Thursday, February 28, 2013

Start With Liverwurst

—Photo by Katy Brown, Davis

—Ann Privateer, Davis

a carrot found
in the street
Oh Dear.

fully grown
green lacy leaves
feather above

but alas
it's yellow
not orange

discarded, I think
I'll take it
scrub it

then eat
this unusual strain
to see

what magic
will be imparted
on me.


—Ann Privateer

There's nothing to see here
no deception
too much truth
a boring diet
entices me
too much trivia
paste the walls
with fur lined swatches

there's nothing to see here
no shadows
too much light
half empty glasses
invite me
we'll party
on champagned ice
immersed in elderberries.

There's nothing to see here
no lies
no imagination
sitting all day
hands folded
release me from prison
to waterfalls
flowing to the sea.


—Katy Brown

Hail to thee,
modest young carrot,
buried in earth
growing down, not
up—escaping sun,
your top marks
your hiding place.

Hail, tender carrot:
slender orange jewel,
bright spot in
soup, salad, or
just eaten raw.
You grow delectably
out of sight.


—Katy Brown

Corporate accountants fleece money from boards;
hide profits from taxmen and fudge bottom lines.
But no one gets hurt—it’s a victimless crime.
Move along.  Move along.
There is nothing to see here.

Army consultants charge fortunes for hammers,
claim success with equipment that never will work.
They wine and they dine all the sleek politicians.
Move along.  Move along.
There is nothing to see here.

Hungry young veterans beg in the streets
with war wounds and trauma beyond any help.
There aren’t enough doorways to shelter the homeless.
It’s far more convenient to just look away.
Move along.  Move along.
There is nothing to see here.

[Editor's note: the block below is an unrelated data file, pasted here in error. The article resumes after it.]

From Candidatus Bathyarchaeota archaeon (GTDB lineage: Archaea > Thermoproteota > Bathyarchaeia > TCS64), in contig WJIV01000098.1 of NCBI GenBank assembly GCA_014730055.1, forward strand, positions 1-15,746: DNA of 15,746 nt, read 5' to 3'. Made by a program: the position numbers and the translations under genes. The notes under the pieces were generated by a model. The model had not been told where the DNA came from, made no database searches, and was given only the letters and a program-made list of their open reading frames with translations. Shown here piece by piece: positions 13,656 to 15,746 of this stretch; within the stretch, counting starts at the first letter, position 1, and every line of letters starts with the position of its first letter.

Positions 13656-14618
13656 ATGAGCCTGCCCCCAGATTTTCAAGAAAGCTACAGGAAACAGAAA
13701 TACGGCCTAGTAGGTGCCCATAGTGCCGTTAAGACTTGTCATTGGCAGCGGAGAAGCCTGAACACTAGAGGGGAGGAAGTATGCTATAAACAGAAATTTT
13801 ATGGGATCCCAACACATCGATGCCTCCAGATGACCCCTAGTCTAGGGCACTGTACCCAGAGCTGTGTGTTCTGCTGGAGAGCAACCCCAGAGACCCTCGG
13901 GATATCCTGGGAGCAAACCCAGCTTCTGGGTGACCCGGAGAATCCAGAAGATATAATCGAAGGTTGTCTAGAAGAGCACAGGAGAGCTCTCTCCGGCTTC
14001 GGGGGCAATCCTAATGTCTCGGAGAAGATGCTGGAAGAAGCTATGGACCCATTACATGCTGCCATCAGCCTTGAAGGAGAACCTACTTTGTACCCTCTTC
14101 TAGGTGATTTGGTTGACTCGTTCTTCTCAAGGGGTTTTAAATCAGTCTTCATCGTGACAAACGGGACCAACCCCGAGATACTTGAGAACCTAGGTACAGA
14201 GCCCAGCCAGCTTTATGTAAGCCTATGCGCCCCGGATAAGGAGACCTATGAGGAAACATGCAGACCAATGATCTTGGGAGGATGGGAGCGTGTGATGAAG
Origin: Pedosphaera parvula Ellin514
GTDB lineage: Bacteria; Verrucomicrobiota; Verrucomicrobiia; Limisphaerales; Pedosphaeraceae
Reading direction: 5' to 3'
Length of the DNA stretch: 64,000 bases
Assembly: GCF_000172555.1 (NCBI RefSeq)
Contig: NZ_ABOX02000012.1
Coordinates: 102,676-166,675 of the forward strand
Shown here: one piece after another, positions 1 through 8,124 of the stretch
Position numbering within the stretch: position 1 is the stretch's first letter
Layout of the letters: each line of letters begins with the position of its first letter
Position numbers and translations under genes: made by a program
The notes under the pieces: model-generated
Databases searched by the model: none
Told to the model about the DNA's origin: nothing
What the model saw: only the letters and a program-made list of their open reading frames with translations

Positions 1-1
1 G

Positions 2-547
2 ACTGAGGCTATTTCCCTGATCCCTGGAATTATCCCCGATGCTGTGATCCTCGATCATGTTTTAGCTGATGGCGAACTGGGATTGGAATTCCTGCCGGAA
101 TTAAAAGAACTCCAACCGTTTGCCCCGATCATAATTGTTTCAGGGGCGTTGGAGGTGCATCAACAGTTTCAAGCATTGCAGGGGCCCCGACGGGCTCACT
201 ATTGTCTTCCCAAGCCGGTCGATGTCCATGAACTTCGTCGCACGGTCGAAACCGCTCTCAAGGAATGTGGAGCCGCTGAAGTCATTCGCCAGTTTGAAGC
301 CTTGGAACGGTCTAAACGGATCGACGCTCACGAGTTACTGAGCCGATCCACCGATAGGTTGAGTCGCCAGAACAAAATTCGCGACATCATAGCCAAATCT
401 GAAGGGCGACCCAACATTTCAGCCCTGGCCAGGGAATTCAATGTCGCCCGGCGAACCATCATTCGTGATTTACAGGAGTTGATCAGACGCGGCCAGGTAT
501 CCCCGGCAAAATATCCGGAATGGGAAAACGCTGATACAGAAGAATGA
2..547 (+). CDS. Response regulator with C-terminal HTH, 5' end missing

—Photo by Ann Privateer

—Katy Brown

You can train a dog to do anything
if you use enough liverwurst—
or so my friend Jean told me
when I was a child.

Her old Chesapeake Duke
obediently said his prayers,
played dead, and balanced a kibble
on his nose for a pinch of ‘wurst.

Years later, Belle, an untamed pointer,
came to live with me.
She refused to go through doors.
Everyone terrified her—

when people came outside,
antelope quick, she fled
to the far corner of the yard.
Any sudden movement made her cower.

There seemed no way to banish
the terrors that haunted her—
no way to earn her trust—
until I remembered liverwurst.

One chunk of liver sausage at a time,
placed closer and closer, over many spring hours,
many sweltering summer months,
brought her close enough to catch—

close enough to comfort.
I used liverwurst with Belle—
but I was the one who was captured.
She trained me in the art of earning trust.

—Katy Brown

It is written that the First Horse
was condensed from the South Wind
by the Old Woman who created all things.
She gave the mare the speed of a desert sirocco.

This horse—fluid, swift—flew
over the sands with breathtaking grace.
The Old Woman created five more mares—
the first band of horses.

These new horses, she gave the gifts
of endurance of a rising sun
and courage of the leopard.
She gave them intelligence and sensitivity

and infused them with the spirit of mutuality.
This small herd grazed together
in the shade of the Great Oasis—
ran together over mountainous dunes.

One moonless night, the Old Woman
created the first stallion and introduced him
into the band of mares, giving them all
the gift of devotion.   

Thus, were the first seven horses created.
Thus, were the Bedouins given
the gift of survival.
But that is another tale for another time. . . . .

Our thanks to today's contributors! If it seems like Ann Privateer and Katy Brown have written similar poems, that's because they got together and had a mini-workshop. Do you find it useful to write with other people?
Head on over to City College at noon today for a Late Peaches reading, then down to Luna's tonight to hear Mary Mackey. Scroll down to the blue box at the right of this for details. And here's a link to an interview Trina Drotar did with Mary for Sacramento News & Review:


Today's LittleNip:

—Claire J. Baker, Pinole

She dries her tears
on a diaper, inhales
the fresh cotton,

whispers a brief
prayer, sips
steaming herbal tea.

Finding pearls
in the dregs,
shw swallows them,

sturdier seed
gripping her womb
for dear life.



 Giant Grapefruit
—Photo by Katy Brown